Author Topic: magnet/coils and some rotor idea  (Read 109 times)

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rich4rdiez

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magnet/coils and some rotor idea
« on: Today at 07:32:18 AM »
Hi everyone,

I'm starting my squirrel cage v.a.w.t. project and I would like to have your expert opinion on the following subjects:

First, I have to say that my budget is tight enough to don't want to buy such expensive big size magnets, I've been looking the best price/size magnets and the ones that I already have are the best choice (maybe not for efficiency though).

I have 9x2mm neo n50 magnets, and I was wondering if technically is the same to use a lot of these instead of fewer big ones, where a few ideas came to mind.

1) To use them individually with lots of coils for the size (20mm diameter and 8-9mm air gap and 2-4mm height).



2) If option one is the way to go, would it be better/possible to put more than one row of coils in
    the stator? to take advantage of the inner space available, since the coils would be so small.



3) Maybe stack them one above the other (to gain height) and side by side like a 3 by 3 arrangement / 2 by 3 arrangement (for area coverage) and use bigger coils.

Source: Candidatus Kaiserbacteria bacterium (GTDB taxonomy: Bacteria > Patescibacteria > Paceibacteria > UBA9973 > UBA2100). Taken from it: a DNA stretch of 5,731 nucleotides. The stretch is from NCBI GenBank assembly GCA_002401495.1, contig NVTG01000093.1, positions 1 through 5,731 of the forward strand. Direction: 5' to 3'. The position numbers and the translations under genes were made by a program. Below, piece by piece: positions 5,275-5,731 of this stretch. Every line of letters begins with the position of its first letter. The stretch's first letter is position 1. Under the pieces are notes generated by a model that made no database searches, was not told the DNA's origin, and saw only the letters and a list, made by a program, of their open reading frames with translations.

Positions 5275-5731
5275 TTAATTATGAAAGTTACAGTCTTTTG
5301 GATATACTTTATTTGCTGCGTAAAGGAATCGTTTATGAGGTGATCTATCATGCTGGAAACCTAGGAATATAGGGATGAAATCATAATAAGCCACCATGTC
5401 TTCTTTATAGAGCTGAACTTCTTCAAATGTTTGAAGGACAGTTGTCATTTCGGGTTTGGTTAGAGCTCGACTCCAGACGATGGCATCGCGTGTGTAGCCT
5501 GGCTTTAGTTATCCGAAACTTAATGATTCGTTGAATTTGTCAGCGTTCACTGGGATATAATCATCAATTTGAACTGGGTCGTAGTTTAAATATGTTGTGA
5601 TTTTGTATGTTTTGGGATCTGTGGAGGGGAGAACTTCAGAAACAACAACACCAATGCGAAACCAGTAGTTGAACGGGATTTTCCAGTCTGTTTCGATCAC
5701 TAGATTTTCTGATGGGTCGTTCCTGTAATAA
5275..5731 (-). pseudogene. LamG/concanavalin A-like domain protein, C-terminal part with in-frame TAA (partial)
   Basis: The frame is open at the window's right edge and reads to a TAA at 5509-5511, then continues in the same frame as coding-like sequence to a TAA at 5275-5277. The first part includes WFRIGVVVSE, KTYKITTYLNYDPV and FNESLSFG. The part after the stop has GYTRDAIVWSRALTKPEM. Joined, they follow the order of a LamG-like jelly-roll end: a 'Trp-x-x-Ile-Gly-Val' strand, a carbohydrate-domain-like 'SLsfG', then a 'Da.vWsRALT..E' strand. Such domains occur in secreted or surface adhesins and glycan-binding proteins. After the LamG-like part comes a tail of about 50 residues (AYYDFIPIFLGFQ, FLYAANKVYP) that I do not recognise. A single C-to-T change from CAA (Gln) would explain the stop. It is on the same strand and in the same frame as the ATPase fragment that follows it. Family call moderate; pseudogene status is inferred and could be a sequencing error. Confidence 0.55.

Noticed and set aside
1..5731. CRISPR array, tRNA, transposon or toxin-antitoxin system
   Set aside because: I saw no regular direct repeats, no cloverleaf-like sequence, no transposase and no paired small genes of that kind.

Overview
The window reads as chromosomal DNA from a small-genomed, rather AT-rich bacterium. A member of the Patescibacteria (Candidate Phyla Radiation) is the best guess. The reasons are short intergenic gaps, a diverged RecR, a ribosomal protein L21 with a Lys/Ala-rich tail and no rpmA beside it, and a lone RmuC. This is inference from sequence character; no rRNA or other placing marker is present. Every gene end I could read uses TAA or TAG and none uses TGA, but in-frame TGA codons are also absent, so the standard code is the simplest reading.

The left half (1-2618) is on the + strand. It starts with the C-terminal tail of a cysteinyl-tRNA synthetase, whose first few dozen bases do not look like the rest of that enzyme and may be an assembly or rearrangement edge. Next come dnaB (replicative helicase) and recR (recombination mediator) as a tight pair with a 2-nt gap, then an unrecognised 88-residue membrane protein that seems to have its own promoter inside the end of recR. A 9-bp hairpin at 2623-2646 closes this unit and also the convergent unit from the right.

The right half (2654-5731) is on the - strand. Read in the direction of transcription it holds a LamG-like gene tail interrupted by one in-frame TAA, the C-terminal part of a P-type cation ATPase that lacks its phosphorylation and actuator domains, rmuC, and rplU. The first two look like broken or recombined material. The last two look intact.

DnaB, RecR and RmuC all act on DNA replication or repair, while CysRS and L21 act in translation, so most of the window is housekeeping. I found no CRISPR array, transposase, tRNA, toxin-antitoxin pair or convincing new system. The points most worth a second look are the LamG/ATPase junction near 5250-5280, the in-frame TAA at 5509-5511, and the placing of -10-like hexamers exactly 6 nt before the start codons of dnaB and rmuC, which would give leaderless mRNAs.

...I've calculated the total area of different magnet sizes and these small ones and by all means keep being cheaper than bigger ones even if I use a dual rotor with 3 by 3 2 stack arrangement (in a 9 pole 12 magnets that would be 432 9x2mm magnets). I also have been playing a bit with "K&J magnetic's calculator" to see magnetic differences between sizes.

So, your opinion in this matter is much appreciated since I wouldn't like to spend unnecessary money.

And one last thing, I intend to install my v.a.w.t in a rainy wet area, so trying to minimize maintenance, what do you think about this idea of bearing-less generator?
I'm also thinking that it could be upside down but don't know what that implicates yet...




Well, hoping to get some replies, I thank you all in advance for this forum, your time and good will.


« Last Edit: Today at 07:38:16 AM by rich4rdiez »

joestue

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Re: magnet/coils and some rotor idea
« Reply #1 on: Today at 04:07:50 PM »
its rather difficult for me to imagine how spending money and time on magnets for a small vertical wind turbine will get you anywhere.

even in dirt poor countries, if you can buy some solar cells, store the power in used cellphone batteries for lighting at night with leds, you'll be further ahead.